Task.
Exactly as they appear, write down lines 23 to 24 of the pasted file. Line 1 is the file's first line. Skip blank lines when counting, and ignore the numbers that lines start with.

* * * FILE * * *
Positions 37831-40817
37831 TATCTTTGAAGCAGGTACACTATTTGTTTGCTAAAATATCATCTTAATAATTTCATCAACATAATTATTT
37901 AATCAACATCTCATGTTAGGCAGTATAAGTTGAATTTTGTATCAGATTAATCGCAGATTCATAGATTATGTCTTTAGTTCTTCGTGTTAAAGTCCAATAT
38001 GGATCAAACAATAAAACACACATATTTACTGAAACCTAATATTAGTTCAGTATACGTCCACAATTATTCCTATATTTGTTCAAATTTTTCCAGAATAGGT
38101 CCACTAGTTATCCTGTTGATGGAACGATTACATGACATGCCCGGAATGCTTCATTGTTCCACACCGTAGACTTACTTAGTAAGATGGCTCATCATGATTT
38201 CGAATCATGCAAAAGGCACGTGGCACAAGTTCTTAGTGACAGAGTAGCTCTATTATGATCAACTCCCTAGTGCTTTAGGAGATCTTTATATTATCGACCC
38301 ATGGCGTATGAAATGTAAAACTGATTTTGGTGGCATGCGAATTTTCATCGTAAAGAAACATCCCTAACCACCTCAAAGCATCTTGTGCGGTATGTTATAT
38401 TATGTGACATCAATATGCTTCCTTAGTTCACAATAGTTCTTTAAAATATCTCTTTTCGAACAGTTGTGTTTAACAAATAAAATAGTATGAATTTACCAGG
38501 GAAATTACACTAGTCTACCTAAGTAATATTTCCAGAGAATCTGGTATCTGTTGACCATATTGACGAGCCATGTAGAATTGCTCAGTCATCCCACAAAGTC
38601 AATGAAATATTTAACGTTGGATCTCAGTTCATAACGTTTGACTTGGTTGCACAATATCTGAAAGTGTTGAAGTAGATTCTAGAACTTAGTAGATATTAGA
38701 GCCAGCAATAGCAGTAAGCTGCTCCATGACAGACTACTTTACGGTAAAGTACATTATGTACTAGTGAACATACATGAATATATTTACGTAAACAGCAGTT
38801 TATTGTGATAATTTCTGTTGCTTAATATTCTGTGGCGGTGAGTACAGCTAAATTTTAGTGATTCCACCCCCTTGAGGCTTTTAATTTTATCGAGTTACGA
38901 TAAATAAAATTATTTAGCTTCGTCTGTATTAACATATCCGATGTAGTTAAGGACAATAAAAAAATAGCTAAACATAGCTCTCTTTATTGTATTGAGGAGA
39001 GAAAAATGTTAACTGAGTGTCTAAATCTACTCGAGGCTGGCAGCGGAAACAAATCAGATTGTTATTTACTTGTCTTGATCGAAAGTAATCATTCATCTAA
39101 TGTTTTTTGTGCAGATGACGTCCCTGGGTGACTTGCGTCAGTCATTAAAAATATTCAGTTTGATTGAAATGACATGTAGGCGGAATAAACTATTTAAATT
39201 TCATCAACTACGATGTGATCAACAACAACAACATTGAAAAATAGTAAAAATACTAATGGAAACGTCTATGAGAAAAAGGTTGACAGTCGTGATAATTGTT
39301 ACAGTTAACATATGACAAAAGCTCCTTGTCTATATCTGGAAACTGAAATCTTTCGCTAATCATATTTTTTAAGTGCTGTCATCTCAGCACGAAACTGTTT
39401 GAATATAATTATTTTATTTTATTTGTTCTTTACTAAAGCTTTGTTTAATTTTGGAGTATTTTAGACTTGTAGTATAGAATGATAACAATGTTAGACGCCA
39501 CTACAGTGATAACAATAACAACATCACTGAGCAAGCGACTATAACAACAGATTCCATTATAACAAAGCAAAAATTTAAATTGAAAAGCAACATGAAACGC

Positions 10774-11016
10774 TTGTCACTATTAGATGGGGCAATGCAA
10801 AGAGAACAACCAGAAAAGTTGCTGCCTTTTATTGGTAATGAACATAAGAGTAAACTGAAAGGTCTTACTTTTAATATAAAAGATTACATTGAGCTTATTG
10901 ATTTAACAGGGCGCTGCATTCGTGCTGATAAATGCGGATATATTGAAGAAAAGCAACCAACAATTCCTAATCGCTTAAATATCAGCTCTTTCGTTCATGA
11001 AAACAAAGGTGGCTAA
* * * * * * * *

10901 ATTTAACAGGGCGCTGCATTCGTGCTGATAAATGCGGATATATTGAAGAAAAGCAACCAACAATTCCTAATCGCTTAAATATCAGCTCTTTCGTTCATGA
11001 AAACAAAGGTGGCTAA